WELCOME TO THE STICKS (France): Phillipe is a timid manager with the Post Office who dreams of getting a choice posting on the Cote d’Azur. Somehow he manages to screw up his one big chance and instead finds himself assigned to a rustic village in the far north much to the chagrin of his somewhat spoiled wife. Life in Pas de Calais is quite different from the sunny climes of the south. The weather is temperamental for one thing and the local yokels speak a horrible patois that is barely understandable. Since he has to live in this French version of Siberia for a minimum of 2 years he soon realizes he has to adapt or go crazy. This is a very funny, warmhearted comedy which gets much of its humour from Phillipe’s ongoing culture clash with a host of colourful locals. Even if you are not familiar with the in-jokes surrounding southern France’s view of its northern counterpart the laughs still come fast and easy....they even survive subtitling for the most part. Well worth seeing!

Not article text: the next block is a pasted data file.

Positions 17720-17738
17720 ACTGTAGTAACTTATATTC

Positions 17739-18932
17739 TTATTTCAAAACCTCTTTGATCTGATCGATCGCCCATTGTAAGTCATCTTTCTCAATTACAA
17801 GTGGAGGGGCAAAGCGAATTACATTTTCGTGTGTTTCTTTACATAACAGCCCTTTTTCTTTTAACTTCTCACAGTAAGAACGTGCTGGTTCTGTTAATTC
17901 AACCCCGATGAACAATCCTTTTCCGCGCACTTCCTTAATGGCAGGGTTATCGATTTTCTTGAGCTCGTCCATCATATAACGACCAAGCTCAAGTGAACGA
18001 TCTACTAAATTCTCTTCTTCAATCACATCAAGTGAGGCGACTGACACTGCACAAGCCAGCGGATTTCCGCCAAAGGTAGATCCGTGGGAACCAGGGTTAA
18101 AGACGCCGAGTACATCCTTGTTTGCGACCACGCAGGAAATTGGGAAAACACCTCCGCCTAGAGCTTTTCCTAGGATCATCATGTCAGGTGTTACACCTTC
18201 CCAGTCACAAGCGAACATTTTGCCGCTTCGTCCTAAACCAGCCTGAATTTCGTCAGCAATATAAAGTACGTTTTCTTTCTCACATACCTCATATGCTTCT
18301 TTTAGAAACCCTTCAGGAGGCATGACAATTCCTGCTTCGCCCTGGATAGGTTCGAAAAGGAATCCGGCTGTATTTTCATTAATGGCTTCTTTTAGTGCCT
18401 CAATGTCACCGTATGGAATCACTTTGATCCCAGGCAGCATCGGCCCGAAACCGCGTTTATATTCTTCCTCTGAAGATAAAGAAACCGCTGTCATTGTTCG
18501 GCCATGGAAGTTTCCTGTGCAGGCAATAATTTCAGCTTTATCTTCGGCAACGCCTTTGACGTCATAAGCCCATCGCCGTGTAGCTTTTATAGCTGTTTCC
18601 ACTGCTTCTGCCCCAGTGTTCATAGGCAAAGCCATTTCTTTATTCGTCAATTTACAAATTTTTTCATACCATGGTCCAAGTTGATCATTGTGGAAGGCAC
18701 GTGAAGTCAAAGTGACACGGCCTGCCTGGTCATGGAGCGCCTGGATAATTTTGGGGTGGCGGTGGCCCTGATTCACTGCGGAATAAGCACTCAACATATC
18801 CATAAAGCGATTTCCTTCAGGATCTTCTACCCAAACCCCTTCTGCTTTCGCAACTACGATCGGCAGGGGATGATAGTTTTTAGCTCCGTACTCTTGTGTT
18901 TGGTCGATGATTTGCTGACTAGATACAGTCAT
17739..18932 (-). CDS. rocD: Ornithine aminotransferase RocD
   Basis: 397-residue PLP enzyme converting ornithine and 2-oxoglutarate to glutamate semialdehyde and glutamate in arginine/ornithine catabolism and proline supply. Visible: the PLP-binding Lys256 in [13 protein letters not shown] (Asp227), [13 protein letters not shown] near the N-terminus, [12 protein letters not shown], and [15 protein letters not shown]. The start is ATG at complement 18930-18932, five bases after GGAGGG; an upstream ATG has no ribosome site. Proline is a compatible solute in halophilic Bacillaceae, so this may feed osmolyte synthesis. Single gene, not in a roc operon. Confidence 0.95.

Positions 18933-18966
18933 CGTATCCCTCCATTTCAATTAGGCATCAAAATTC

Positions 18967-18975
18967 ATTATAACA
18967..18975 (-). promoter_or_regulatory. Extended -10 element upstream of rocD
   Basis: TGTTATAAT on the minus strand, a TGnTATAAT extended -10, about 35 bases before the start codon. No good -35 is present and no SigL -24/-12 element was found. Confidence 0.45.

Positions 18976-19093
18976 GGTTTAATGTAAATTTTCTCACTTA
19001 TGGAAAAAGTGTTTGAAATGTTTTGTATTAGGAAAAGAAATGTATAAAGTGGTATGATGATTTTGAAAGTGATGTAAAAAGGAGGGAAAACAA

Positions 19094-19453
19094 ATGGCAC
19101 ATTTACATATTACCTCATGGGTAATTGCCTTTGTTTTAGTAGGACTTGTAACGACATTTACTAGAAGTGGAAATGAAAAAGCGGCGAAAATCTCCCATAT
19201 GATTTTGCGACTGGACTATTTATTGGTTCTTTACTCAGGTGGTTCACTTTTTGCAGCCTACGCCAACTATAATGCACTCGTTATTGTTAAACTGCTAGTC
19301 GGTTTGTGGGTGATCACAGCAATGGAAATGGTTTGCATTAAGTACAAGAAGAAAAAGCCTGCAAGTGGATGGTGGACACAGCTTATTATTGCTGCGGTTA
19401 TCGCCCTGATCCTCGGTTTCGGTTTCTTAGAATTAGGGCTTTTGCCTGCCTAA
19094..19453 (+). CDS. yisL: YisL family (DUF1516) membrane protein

THE WITCH OF THE WEST IS DEAD (Japan): Mai is a troubled young teenager.....alienated from her parents and refusing to go to school. Having exhausted all other avenues her mother drops her off at her grandmother’s house deep in the woods hoping that the old woman (an English ex-pat and possible witch) will be able to do something for her. Using fairy tale archetypes when filming a story about adolescent angst is not new....”The Company of Wolves” is a sterling example.....but rarely has it been done so badly. Every frame practically drips with syrupy treacle right up to the painfully contrived ending. The performances are lukewarm at best, the script “precious”, and the musical score sounds like it was composed by Mister Rogers. It’s enough to make your teeth rot.